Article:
Soil is rich in pathogenic and non pathogenic keratinophilic fungi including dermatophytes. Most of these fungal species have already been reported as dermatophytes causing infections of skin, scalp, hair, etc. The present study was undertaken to assess the prevalence of dermatophytes and related keratinophilic fungi isolated and characterized from different public park soils in the Gwalior region of India and to evaluate the antifungal potential of selected herbal extracts against seven dermatophytes. Two keratinous fragments, human hair and nails were used for the growth of fungi by the hair-baiting technique. 160 fungal samples were collected and cultured on Sabouraud dextrose agar, containing chloramphenicol and incubated at 25 to 27°C. Isolates were identified on the basis of colony characterization and the morphology of the fungal strains. Eight different fungal species, namely, Trichophyton tonsurans, Trichophyton mentagrophytes, Trichophyton rubrum, Trichophyton equinum, Microsporum gypseum, Microsporum nanum, Microsporum audouinii and Aspergillus niger were isolated. Out of them, T. mentagrophytes is most common (22%) followed by T. rubrum (16%) and T. equinum(13%) in this region. Evaluation of antifungal activity was carried out with different plant extracts, namely, Punica granatum (Pomegranate), Curcuma longa (Turmeric), Hibiscus rosa sinensis (Gudhal), Vitis vinifera (Grapes), Citrus limon (Lemon), Nerium oleander(kaner), Aloe barbadensis (Aloe vera), Trigonella foenum graecum (Methidana) andTrachyspermum ammi (Ajwain) by the well diffusion method. In this assay, extracts from P. granatum and C. longa showed maximum antifungal activity. Therefore, these could be used as an alternative medicine against infections caused by dermatophytes.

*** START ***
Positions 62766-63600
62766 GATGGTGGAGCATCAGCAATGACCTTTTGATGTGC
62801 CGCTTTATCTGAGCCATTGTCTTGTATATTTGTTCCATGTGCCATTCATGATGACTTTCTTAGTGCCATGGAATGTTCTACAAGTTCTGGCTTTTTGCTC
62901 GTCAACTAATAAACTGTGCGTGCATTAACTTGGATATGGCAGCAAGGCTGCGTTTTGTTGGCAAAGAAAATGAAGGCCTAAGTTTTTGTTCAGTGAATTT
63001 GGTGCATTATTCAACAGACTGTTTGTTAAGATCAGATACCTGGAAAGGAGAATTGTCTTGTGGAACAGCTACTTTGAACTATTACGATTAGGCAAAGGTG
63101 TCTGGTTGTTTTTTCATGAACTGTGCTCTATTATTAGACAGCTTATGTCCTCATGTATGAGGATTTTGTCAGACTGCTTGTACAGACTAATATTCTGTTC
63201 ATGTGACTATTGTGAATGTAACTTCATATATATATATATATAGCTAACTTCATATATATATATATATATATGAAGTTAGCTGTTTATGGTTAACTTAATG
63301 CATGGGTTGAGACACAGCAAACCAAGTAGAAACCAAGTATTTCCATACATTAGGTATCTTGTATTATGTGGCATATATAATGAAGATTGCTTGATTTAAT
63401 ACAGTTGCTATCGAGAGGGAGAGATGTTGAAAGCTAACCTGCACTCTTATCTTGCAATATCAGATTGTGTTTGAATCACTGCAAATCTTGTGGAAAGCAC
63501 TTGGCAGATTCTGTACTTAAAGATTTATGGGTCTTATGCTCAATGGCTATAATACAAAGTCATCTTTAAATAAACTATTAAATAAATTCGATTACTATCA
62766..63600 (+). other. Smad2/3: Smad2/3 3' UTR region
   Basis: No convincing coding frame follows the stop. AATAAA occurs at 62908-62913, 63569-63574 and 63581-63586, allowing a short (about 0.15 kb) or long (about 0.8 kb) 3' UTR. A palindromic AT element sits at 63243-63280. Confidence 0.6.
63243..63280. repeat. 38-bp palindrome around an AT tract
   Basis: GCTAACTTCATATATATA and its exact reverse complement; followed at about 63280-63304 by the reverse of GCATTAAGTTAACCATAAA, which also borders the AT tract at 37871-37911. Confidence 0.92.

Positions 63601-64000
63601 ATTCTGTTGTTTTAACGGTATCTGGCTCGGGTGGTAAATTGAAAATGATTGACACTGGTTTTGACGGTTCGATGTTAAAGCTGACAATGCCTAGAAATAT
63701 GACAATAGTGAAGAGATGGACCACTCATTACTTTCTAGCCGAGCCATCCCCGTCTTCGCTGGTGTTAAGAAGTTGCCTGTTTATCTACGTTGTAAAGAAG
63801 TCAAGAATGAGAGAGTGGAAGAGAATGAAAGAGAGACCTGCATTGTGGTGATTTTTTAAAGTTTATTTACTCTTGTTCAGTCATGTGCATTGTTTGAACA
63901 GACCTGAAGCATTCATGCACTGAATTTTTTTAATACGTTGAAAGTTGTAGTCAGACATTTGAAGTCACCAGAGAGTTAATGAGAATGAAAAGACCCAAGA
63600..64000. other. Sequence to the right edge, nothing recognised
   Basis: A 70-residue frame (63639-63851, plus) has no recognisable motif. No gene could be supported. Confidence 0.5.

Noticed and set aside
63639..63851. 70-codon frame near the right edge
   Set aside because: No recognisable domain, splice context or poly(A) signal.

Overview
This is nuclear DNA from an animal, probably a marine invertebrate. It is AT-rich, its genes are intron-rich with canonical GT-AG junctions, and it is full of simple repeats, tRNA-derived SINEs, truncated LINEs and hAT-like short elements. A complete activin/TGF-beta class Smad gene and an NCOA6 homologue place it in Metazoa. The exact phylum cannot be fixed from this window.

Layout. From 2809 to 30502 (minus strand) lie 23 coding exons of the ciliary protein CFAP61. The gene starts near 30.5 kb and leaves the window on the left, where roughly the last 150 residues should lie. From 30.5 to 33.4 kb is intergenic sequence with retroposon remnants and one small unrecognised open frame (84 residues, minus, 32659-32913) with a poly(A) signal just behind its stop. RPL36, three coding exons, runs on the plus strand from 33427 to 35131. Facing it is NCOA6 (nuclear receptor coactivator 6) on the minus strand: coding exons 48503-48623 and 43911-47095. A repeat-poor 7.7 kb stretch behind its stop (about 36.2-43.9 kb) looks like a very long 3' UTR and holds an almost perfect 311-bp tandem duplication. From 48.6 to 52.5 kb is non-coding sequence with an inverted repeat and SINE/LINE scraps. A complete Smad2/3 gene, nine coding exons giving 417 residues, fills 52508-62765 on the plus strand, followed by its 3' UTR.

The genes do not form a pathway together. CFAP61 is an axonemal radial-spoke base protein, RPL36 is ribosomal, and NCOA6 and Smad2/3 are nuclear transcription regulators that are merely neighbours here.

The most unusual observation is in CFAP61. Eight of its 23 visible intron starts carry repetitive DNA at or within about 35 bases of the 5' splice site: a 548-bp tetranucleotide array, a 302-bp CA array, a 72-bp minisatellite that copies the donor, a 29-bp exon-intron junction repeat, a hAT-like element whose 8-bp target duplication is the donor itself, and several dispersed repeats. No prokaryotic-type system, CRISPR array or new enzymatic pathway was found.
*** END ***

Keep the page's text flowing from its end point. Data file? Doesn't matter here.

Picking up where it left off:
Key words: Dermatophytes, keratinophilic fungi, antifungal activity, plant extracts.
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